Great article & I didn't know Art plays Bluegrass! How cool is that?! Well, cool to someone like me anyway. I like different types of music, but Bluegrass is my favorite. I outgrew "Rock" awhile ago.

BillB
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Re: Art Dudley's Listening made me think...

ARrgh. "outgrowing" rock makes as much sense as outgrowing classical or bluegrass or jazz. you must not have been listening to the best stuff. Glad you are enjoying bg tho.

q. what's the difference between banjo songs?
a. Uh, well, they DO have different names...

rabpaul
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Re: Art Dudley's Listening made me think...


Quote:

Quote:
... when it comes to songs (Buble, Westernra for example) I tend to sing along silently and on occasion out loud too.


Judging from your picture, you don't seem the type.


LOL, that's not me (its a Czech Composer) although we do share the white hair and the pensive (as in dreamily thoughtful) outlook.

linden518
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Re: Art Dudley's Listening made me think...

I think Jan probably means that someone who likes Janacek so much would most likely not be so into Buble, etc.

But diff'rent strokes for diff'rent folks!

Buddha
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Re: Art Dudley's Listening made me think...

Art's comments fall along an interesting continuum.

Is it "The more disposable you make something, the more disposable it becomes?"

Music can now be so easily had and accessed, that it most assuredly has become slightly 'devalued' in some situations. But maybe we should just get over ourselves and just quietly put the damn gas in our cars.

Art draws his line in the sonic sand, but he draws that line conveniently (as do we all, but we should remain cognizant of the fact) at the edge of his own Hi Fi hypocrisy. (Which is OK, it's Art's column, after-all, but February's Dudley pronouncements smack of the old man yelling at kids to stay off his lawn.)

An aside: To stay in the spirit of Art

Jan Vigne
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Re: Art Dudley's Listening made me think...

While in high school I had a young, "how did I get here" Jesuit priest teaching Religion class. This priest had been spirited away in the middle of the night from a South American country along with several other activist nuns and lay people lest they meet an uncertain future at the hands of the government. While the Church considered what to do with him he was assigned to teach at a school filled for the most part with the sons and daughters of doctors and lawyers and successful business men. Friday was the day for Mass and this priest pulled his turn in front of a rather rowdy group of somewhat well to do teenagers in middle Illinois.

His sermon was, "Why are we here?"

That's all. Just, "Why are we here?" Then he resumed the Mass.


Quote:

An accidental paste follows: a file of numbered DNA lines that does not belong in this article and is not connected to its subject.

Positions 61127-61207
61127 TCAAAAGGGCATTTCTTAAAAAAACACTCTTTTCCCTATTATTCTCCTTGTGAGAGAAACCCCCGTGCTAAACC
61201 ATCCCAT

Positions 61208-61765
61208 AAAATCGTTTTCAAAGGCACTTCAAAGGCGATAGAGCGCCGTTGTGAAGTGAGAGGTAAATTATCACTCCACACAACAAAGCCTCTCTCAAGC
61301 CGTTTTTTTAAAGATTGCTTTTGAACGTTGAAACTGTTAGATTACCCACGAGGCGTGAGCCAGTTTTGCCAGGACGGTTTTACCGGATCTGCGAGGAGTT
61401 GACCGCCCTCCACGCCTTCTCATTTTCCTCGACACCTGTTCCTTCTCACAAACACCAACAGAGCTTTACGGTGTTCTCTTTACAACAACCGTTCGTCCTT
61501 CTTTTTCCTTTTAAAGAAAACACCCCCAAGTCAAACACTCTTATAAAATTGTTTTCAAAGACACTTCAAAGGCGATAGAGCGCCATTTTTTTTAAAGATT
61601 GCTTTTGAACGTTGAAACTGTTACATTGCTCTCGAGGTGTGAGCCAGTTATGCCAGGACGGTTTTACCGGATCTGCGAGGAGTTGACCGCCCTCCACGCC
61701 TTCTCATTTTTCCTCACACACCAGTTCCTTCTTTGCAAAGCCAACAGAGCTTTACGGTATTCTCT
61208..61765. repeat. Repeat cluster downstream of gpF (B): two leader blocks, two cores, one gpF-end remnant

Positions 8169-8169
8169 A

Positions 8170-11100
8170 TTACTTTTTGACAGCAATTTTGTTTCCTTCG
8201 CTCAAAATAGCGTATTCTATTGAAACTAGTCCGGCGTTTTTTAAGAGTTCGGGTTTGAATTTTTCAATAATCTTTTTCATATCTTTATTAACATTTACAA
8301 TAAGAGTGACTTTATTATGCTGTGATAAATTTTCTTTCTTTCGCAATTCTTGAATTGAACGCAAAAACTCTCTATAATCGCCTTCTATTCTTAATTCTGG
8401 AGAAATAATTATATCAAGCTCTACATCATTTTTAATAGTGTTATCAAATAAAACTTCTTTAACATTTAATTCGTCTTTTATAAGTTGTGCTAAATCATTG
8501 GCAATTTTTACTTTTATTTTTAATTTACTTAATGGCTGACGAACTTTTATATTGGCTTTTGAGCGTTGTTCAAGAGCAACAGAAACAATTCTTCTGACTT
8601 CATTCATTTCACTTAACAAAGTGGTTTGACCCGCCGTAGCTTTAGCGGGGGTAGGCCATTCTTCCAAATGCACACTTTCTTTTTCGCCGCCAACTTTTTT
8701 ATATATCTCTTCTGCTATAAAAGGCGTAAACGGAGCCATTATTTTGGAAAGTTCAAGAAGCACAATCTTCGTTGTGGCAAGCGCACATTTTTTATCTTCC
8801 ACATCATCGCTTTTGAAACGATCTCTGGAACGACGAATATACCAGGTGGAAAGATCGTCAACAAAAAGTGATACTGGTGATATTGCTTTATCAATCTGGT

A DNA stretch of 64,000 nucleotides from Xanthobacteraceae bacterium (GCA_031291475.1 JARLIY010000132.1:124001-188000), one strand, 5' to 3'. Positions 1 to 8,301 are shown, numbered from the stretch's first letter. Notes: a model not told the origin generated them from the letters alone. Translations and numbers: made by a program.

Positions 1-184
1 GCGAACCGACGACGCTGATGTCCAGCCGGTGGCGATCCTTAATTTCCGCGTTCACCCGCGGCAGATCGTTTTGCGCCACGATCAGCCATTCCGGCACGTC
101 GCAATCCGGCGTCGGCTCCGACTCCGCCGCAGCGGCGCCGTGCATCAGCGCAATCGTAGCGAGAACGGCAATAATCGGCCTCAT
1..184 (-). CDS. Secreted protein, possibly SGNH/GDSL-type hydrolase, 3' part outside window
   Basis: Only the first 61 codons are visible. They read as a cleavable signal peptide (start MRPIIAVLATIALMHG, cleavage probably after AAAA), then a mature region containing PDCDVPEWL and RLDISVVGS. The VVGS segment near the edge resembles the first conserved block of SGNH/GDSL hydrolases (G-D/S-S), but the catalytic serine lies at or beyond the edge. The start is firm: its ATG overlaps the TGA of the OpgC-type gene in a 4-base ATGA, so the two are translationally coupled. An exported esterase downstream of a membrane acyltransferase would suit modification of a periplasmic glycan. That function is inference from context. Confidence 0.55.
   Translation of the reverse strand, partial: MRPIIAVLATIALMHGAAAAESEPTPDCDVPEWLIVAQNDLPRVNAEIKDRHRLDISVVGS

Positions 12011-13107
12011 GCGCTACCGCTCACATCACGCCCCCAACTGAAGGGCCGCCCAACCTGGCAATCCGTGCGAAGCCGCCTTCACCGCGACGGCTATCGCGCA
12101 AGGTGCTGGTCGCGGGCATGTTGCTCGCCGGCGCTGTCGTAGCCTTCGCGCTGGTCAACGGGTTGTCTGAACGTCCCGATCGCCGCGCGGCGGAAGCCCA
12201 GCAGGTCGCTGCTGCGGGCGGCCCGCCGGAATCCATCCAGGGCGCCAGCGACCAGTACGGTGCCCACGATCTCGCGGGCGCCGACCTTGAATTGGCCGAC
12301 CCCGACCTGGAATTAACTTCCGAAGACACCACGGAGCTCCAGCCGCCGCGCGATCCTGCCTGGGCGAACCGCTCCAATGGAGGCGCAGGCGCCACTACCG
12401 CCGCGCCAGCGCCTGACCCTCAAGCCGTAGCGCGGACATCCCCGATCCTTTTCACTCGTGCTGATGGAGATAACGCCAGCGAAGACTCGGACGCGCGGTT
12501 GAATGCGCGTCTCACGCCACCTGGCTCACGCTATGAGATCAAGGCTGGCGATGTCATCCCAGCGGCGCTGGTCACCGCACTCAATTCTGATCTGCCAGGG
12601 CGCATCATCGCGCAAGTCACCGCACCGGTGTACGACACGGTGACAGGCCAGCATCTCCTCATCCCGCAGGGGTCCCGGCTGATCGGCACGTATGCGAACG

I don't exactly think Beethoven had in mind Art's ability to pull the Pastoral Symphony off of a shelf on a whim and blast through a symphony that was designed for a time of dressing up in one's finest and spending an entire evening anticipating the symphonic piece as an event. A shared event, at that, with visually stimulating performance spaces with gilded fixtures ... If we are to criticize someone for wanting to listen to a portable device while riding on the metro, then why shouldn't the ghosts of Toscanini and Liszt take us to task for listening in our slippers and T-shirts.

This was the late 1960's and when asked about proper attire for Mass this still young priest didn't insist upon fancy dress. None of the peasants he had worked with could afford fine clothes and yet they received the same Sacraments as the rest of us. When asked about whether God was present in the chalice as the Eucharist, he responded that God was present in the forest if that is where you went to find Him.

In Shakespeare's time, you would have been robbed, beaten and left by the side of the road for dead if you went to one of his plays dressed as anything but a peasant. Today we think of viewing Shakespeare largely as an event to be held in gilded palaces.

I don't know that any of that is relevant but it seemed so at the time I posted this.

Buddha
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Re: Art Dudley's Listening made me think...


Quote:

None of the peasants he had worked with could afford fine clothes and yet they received the same Sacraments as the rest of us.

I bet the peasants put a higher relative effort into their appearance at church than the average American curchgoer. So, who was really 'dressed up' for church?

Anyway, I was really just trying to goof with idea of when music becomes 'too accessible.'

Is there such a thing?

Elk
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Re: Art Dudley's Listening made me think...


Quote:
Anyway, I was really just trying to goof with idea of when music becomes 'too accessible.'

Is there such a thing?


I argue that this isn't possible. How can art be too present? (Leaving aside the argument whether all current music is art.)

Another fun reference point is that opera was originally both high art and high entertainment. Opera audiences were far from quiet and readily enjoyed the staged antics and acting, while drinking and eating. It sounds more like a Vegas show than current opera performances. It was also probably an absolute blast.

Jan Vigne
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Re: Art Dudley's Listening made me think...


Quote: